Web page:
To C Corp or Not to C Corp: That is the Question for the Construction Industry
Following the signing of the Tax Cuts and Jobs Act, a question that has been raised quite frequently is whether partnerships or S corporations should convert to C corporations.
This question needs to be answered with caution; as with many things related to the new tax reform, the answer is: it depends.
Much has been said about the removal of the alternative minimum tax (AMT) and the new flat tax rate of 21% on C corporation taxable income. Each change to the tax law comes with its own advantage or disadvantage.
The most significant change for the construction industry is the removal of the dreaded AMT add back for construction contractors utilizing a method other than percentage of completion.
Contractors operating under the umbrella of a C corporation can now defer taxable income for a year or more, depending on their method of accounting for long-term contracts. This unfavorable AMT add back still exists for contractors filing as S corporations and partnerships, making a conversion to a C corporation all the more appealing.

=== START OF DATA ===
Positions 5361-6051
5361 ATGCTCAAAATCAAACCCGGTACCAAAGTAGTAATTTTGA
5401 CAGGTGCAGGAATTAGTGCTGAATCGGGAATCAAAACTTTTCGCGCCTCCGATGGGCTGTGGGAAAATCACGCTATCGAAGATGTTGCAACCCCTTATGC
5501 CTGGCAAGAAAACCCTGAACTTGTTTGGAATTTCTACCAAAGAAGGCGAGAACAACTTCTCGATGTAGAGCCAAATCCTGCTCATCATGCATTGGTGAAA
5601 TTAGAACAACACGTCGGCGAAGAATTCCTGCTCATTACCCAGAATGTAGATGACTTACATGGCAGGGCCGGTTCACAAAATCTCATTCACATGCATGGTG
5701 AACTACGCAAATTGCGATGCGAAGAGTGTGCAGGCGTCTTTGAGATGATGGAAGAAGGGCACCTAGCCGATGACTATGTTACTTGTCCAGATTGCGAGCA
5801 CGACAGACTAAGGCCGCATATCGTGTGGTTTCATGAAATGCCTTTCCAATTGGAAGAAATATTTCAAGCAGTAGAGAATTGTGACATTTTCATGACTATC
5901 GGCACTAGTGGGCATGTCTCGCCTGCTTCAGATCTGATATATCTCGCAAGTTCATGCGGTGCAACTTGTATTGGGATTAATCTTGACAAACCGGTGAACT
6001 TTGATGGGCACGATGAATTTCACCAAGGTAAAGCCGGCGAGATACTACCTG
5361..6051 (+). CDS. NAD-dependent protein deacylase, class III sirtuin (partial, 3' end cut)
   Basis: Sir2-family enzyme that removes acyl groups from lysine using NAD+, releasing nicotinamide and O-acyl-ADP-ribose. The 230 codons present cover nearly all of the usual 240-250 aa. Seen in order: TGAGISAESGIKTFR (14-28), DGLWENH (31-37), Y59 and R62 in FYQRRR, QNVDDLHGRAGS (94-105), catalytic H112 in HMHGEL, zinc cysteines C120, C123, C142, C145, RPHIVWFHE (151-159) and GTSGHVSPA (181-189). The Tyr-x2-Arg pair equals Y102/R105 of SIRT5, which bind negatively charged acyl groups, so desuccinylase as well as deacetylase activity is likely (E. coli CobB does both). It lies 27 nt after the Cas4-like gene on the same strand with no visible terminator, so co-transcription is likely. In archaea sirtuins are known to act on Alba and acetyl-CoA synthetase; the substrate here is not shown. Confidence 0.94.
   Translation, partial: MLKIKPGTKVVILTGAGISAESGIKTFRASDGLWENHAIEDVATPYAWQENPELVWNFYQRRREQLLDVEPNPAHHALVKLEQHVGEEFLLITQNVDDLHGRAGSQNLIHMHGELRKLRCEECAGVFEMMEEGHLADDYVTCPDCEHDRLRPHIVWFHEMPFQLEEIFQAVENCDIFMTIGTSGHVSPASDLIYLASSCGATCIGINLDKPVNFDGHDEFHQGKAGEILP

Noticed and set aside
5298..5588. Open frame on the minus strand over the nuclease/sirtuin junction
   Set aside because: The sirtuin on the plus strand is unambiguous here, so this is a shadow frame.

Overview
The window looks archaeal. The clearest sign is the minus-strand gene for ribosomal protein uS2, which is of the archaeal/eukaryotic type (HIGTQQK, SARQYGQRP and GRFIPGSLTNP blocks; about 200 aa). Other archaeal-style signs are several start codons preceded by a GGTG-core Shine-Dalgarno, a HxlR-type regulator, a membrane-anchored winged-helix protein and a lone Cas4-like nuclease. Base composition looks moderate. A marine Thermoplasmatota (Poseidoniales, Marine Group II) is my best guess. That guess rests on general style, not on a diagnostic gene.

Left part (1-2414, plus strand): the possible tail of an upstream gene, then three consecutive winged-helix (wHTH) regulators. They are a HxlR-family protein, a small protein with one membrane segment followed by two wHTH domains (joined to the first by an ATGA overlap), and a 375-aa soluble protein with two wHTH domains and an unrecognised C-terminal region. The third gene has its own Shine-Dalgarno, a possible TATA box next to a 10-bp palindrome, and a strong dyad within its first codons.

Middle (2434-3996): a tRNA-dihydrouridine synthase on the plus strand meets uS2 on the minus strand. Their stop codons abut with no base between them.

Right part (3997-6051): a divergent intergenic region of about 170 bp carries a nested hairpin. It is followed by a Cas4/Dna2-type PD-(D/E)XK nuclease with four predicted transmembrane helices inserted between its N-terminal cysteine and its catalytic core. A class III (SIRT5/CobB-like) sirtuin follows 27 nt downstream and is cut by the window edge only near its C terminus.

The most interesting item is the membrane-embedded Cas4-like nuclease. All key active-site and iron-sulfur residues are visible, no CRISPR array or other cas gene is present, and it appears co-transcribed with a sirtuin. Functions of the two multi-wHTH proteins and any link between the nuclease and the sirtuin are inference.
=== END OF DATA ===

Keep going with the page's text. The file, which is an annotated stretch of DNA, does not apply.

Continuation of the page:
However, for certain C corporations, the advantages of the AMT removal may not be worth the drawbacks. While the new flat tax rate is reduced for some C corporations, it actually reflects a 6% increase (from the previous rate of 15%) for those with taxable income under $50,000. And perhaps the biggest pitfall of all remains unchanged: a C corporation pays tax on its taxable income, as well as shareholders paying tax on any dividends received (i.e., double taxation).
For the majority of businesses, it makes tax sense to keep an S corporation or partnership as such. However, for those operating in the construction industry, the tax benefits of the repeal of the C corporation AMT should be carefully compared to the drawbacks of a potential tax rate increase as well as double taxation. Each contractor’s individual situation will be different, and consultation with a tax professional is recommended.